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Mel Gravely

Free Stuff is Not (the Only) Answer: Getting Parents Involved in Your Head Start program

parent-engagementThere are many barriers to parental involvement (employment, homelessness, drugs); however, ask any parent that gets involved with their child’s Head Start program, and the majority will say that they are glad they did.

Parent participation has at its root “What’s In It for Me?” and “What’s In It For My Child?” To kickstart the process of getting parents involved in your Head Start program, begin by asking parents what they need.  For example, they may need nutrition information, financial guidance and planning, understanding the Head Start standards, reading with their child, etc.

Then, think about how can you help them gain access to that information and important needed social services. Use your community connections to bring in relevant service providers and experts.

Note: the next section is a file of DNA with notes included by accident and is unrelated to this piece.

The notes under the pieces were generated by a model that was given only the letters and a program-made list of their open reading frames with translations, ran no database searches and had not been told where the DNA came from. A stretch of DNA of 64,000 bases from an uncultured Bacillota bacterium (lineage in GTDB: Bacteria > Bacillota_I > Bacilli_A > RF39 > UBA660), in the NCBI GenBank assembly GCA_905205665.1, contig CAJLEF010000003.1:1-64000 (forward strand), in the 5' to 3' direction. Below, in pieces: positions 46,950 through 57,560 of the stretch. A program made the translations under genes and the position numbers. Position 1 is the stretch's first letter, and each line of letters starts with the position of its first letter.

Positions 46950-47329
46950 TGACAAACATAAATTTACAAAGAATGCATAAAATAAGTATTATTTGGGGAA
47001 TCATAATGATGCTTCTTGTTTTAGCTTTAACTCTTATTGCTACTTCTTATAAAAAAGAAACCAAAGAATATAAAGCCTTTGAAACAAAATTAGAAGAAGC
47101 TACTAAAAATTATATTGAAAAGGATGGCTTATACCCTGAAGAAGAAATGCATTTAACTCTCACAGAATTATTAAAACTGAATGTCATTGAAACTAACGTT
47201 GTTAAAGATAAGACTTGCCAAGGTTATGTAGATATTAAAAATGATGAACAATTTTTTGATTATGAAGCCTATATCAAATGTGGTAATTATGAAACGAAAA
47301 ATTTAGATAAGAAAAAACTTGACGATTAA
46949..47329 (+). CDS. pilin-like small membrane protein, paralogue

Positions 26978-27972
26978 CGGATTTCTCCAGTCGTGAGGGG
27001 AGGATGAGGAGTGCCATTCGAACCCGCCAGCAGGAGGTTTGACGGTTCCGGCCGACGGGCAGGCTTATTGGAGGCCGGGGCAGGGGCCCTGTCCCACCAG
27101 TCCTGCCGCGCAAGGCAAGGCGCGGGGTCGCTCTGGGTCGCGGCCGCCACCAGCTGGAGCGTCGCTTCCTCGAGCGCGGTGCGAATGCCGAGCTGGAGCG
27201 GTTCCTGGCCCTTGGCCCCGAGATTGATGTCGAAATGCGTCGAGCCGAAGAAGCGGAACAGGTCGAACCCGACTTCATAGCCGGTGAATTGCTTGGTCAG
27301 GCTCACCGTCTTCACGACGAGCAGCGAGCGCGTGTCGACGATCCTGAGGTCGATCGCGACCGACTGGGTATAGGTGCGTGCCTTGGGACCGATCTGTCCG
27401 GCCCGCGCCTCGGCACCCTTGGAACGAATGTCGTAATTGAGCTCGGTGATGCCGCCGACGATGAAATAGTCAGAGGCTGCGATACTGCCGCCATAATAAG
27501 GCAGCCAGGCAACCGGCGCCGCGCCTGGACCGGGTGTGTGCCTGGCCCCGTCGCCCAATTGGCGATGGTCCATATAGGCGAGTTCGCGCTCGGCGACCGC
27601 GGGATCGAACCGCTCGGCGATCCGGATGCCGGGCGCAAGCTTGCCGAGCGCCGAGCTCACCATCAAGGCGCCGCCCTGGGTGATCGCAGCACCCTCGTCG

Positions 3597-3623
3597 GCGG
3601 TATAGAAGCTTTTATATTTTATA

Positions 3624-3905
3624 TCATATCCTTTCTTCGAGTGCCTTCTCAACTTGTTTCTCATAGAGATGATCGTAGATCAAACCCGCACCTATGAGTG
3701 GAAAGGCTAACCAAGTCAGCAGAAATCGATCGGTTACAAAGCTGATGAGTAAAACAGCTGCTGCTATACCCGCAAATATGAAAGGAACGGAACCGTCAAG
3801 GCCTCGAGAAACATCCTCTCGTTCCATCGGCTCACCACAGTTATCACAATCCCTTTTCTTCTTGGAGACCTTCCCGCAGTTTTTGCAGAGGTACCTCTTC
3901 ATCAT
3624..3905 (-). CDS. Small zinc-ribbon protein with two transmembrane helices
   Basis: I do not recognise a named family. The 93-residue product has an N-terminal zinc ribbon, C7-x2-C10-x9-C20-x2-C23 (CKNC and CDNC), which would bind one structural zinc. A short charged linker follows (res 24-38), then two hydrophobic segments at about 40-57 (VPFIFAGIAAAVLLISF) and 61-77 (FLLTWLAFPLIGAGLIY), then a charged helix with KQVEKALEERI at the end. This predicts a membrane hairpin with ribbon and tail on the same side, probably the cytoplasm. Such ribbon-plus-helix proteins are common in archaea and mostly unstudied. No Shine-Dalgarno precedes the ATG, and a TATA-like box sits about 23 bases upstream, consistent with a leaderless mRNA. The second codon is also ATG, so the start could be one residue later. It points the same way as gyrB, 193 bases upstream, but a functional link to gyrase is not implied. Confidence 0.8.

Lastly, make sure you ask them how they’d like to receive that information and when.  While in-person meetings are important, explore other options such as social media to promote engagement.

Just giving away free stuff is not the only option, or sometimes even the best option, for parent involvement. Sure that may get them there, but that may not get them engaged.  Here are a few more to suggestions to help make engagement more appealing to parents:

  1. Provide a lot of advance notice about the meetings.
  2. Offer dinner for the family through a pot luck.
  3. Provide child care.
  4. Tantalize the parents with advance notice about the controversial problems or topics you will discuss. If you tell them about something that is of a lot of interest, they will be more likely to come.
  5. If you have cell phone numbers or email addresses for parents, send them reminders. Don’t expect one backpack flier and signs in the center to do the trick.
  6. Involve the kids: Tell them to remind their parents. Have a sing-along or other event that involves the children before the meeting starts and then send the children to be cared for in another room.
  7. Have an art show, photo display, photo slide show or video to show of the children or their work prior to the meeting and let parents know their child will be featured. Parents love that stuff.
  8. Hold a “Parent Appreciation Day” – Invite local businesses to rent a table and share what they have for parents of the children served by your organization.


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